Gee, that’s an obvious headline.
I have been struggling for some time with that concept. How could I prove to my clients the fees they paid me were worthwhile?
In the very late Nineties when the Internet bubble was at its just before bursting size there was little concern about revenue or, God forbid, profit. Branding and top of mind awareness were the false idols of every start-up and, truth be known, every established business. I kept trying to figure out how to meet a venture capitalist who would listen to my half-vast idea, write a few notes on a napkin and then give me $20 million to market it without a worry in the world of having a return on investment.
Unfortunately I owned a local manufacturing company at the time where employees actually made stuff with their hands and had health insurance. Boooring to V.C.s but I digress.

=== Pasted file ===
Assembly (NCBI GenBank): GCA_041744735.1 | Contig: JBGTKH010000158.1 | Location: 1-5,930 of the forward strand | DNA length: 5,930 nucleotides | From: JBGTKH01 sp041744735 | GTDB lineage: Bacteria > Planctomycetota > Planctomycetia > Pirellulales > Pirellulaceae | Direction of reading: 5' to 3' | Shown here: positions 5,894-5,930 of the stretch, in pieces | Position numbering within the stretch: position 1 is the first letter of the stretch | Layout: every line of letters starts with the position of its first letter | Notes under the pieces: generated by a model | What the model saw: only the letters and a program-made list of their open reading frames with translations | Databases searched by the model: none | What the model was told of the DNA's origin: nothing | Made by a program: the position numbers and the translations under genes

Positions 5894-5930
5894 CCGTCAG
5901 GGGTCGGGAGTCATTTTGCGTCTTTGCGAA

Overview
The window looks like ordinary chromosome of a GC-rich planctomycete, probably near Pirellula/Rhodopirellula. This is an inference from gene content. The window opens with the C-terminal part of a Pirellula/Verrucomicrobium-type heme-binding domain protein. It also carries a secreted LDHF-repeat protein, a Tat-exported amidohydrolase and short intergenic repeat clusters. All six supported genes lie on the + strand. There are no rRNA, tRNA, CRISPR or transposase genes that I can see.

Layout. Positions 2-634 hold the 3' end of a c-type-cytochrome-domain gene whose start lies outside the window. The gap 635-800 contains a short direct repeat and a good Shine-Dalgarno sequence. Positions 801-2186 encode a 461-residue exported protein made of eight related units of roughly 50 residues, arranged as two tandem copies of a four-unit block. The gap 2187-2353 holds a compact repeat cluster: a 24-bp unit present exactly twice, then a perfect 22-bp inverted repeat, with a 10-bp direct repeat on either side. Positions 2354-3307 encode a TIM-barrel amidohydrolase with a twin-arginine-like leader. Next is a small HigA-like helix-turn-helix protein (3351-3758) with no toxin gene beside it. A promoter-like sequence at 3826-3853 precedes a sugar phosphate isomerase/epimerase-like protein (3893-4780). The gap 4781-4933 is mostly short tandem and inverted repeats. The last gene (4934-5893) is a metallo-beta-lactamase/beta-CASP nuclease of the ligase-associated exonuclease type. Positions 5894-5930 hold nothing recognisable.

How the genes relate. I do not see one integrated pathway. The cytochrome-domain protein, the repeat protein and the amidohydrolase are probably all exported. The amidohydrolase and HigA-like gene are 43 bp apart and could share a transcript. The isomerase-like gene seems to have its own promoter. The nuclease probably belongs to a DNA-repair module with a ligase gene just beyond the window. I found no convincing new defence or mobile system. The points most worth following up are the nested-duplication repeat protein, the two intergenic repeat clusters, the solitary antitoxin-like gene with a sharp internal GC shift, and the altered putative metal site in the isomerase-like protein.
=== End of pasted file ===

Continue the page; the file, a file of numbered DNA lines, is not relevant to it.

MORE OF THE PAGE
The decadence of that period – snakeskin wallpaper comes to mind – was truly mind-blowing. We are probably not going to see that again in my lifetime. The bubble burst as they are wont to do but it didn’t kill the online world. A little less than a decade later the Internet has affected our lives in ways we could not have imagined.
Maybe, if the economic tsunami of 2008 hadn’t occurred we would not be demanding that we seek a return on our money…that for every dime we pay out we receive four dimes back. It would have happened eventually so here we are.
So, how to make my services show ROI. I wracked my brain for months. Then it hit me and it was so simple I couldn’t believe I hadn’t thought of it before.
Pay For Performance. In essence I would not receive payment for the work I did unless the client received a tangible benefit and that would be revenue.
(NOTE: There is NO reason to have a website unless you expect it to make money for you. Period. Even so-called reputation sites should be designed to have a prospective customer or client contact you for something that results in money.)
Now I will have skin in the game just like my clients. And that is going to make it a lot more fun!